Professional Service Agreement

How to Respond to an Employee Serious Illness

June 11, 2018

Human resource professionals tackle a range of issues in their jobs: some everyday problems and some that could have dire consequences if mismanaged. Most are prepared for questions about insurance or vacation time, but even the savviest HR pro can be caught off guard when an employee discloses a serious illness.

HR Needs to Sell Its Value

It's not uncommon for employees to have a closer relationship to their manager than to HR, so it makes sense that HR is often the last to know about an illness. After hearing that a direct report is ill, it's easy for a manager to bypass HR, give the employee a wink and a nod, grant as much personal time off as necessary and leave it to the employee to figure out the rest.

Line managers who try to handle HR issues aren't likely to be successful. Despite a manager's good intentions in trying to help the employee, there still must be a separation between health issues and performance issues.

To keep these handshake deals from becoming standard operating procedure, HR needs to consistently stress to all staff members that it can provide valuable experience and resources to a colleague in crisis. HR needs to "sell" its value, which requires getting out from behind a desk, talking to employees, and building relationships with both management and staff.

HR keeps employees from having to disclose medical information to their manager, who makes decisions about job assignments, promotions and pay. It's best to keep performance evaluation and private medical information separate if possible.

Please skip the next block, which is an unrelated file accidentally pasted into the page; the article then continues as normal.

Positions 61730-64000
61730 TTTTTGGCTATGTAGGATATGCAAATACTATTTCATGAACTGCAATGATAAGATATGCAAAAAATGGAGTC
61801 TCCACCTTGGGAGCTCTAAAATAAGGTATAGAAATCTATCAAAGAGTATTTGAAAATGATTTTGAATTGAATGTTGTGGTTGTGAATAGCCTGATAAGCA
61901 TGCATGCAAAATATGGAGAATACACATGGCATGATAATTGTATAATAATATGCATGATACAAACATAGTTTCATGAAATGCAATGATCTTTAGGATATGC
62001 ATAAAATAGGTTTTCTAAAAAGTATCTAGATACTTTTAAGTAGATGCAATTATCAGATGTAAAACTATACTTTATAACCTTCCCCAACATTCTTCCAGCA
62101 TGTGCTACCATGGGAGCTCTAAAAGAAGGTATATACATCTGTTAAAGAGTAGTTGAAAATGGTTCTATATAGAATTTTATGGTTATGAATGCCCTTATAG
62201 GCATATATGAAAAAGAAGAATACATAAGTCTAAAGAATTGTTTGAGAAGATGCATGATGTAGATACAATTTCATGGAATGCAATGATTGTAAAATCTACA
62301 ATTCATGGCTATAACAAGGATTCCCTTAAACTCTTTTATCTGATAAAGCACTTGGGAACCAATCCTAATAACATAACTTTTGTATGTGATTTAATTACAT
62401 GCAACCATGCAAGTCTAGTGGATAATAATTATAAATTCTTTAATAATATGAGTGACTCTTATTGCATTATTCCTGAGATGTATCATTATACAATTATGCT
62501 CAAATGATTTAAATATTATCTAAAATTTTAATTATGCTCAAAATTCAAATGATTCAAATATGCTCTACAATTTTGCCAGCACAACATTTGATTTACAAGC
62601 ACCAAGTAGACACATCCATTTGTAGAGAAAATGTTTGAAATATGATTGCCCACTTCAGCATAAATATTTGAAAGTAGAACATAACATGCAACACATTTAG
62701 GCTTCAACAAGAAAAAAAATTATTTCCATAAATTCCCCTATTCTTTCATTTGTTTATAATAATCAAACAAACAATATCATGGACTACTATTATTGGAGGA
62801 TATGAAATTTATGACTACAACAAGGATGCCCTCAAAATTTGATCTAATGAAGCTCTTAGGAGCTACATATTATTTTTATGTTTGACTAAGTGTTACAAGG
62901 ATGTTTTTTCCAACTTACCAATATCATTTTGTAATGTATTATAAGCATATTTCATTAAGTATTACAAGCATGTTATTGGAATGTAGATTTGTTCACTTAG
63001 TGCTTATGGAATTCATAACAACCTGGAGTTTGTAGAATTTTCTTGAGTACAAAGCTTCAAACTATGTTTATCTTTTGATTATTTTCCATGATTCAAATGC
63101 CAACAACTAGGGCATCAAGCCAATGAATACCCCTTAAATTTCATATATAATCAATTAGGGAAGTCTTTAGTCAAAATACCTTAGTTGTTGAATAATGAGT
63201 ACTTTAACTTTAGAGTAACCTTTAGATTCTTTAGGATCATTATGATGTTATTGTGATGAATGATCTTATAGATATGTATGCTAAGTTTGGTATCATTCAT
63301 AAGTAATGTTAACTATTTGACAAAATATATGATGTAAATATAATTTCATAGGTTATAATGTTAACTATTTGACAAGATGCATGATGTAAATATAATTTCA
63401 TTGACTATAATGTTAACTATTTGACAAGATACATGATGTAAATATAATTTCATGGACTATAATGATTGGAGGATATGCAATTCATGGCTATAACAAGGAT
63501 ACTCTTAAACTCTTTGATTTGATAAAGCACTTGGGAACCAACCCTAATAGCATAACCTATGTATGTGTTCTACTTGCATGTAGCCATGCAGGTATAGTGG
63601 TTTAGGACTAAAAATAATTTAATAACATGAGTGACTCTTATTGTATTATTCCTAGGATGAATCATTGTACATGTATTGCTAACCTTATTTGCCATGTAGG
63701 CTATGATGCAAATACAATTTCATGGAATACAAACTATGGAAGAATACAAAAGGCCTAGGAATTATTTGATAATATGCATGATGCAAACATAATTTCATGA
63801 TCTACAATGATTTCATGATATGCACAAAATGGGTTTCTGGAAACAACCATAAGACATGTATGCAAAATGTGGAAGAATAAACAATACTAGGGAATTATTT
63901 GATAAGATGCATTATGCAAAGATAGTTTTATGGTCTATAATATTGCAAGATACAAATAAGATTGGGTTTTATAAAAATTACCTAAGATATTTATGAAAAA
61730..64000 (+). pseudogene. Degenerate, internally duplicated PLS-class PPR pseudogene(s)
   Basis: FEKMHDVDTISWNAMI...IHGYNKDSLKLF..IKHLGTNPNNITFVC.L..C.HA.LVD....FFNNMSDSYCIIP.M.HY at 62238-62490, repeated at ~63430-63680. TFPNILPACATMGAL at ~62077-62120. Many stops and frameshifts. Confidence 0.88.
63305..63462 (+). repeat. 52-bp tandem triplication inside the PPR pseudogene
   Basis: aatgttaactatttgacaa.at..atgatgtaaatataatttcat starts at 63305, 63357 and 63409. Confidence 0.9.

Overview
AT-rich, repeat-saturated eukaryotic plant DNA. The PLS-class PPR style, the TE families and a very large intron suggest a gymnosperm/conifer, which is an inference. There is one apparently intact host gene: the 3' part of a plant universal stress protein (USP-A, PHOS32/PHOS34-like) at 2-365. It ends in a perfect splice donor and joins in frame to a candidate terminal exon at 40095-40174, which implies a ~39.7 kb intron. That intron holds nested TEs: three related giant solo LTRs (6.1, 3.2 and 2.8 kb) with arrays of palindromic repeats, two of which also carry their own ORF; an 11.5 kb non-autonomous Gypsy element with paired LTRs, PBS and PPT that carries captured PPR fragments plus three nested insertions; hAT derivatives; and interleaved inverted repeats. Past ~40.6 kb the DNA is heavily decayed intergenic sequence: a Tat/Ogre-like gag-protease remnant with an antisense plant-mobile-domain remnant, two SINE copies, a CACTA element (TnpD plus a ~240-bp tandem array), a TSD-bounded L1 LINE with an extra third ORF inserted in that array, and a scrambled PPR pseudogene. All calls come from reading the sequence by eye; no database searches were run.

Employee Next Steps

When an employee discloses a serious illness, HR can provide options such as:

  • If the employer has 50 or more employees, the employee can take a leave of absence under the Family and Medical Leave Act (FMLA), which would give him 12 weeks of unpaid leave but full group health coverage. Additionally, the employee's job and salary would be protected.
  • If offered by the employer, take short-term disability (STD). Typically, employees can expect to receive between 40 percent and 70 percent of gross weekly income.
  • If offered by employer, take long-term disability (LTD) once STD expired. Typically, LTD pays between 50 percent and 60 percent of gross weekly income. Generally, LTD pays an employee for two years, but the duration can change depending on the employer's policy.
  • Job reassignment or other reasonable under accommodation under the Americans with Disabilities Act (ADA).

Saying Goodbye

HR professionals make a lot of lemonade out of lemons throughout their careers, but what HR can't do is manage the grieving process.

Whether an employee chooses to leave voluntarily or is terminated, eventually the ill employee will no longer work at the organization. Undoubtedly, some will feel a loss.

When an employee leaves voluntarily, it might be appropriate to host a party with the employee's friends and family in attendance. Sometimes the organization will invite the former employee to company parties or to help celebrate milestones, such as someone else's retirement.

Before an employee leaves, HR needs to be clear with the staff that once the employee departs for the last time, HR cannot provide personal information, so if anyone wants to stay in touch, it's a good idea for employees to exchange contact information.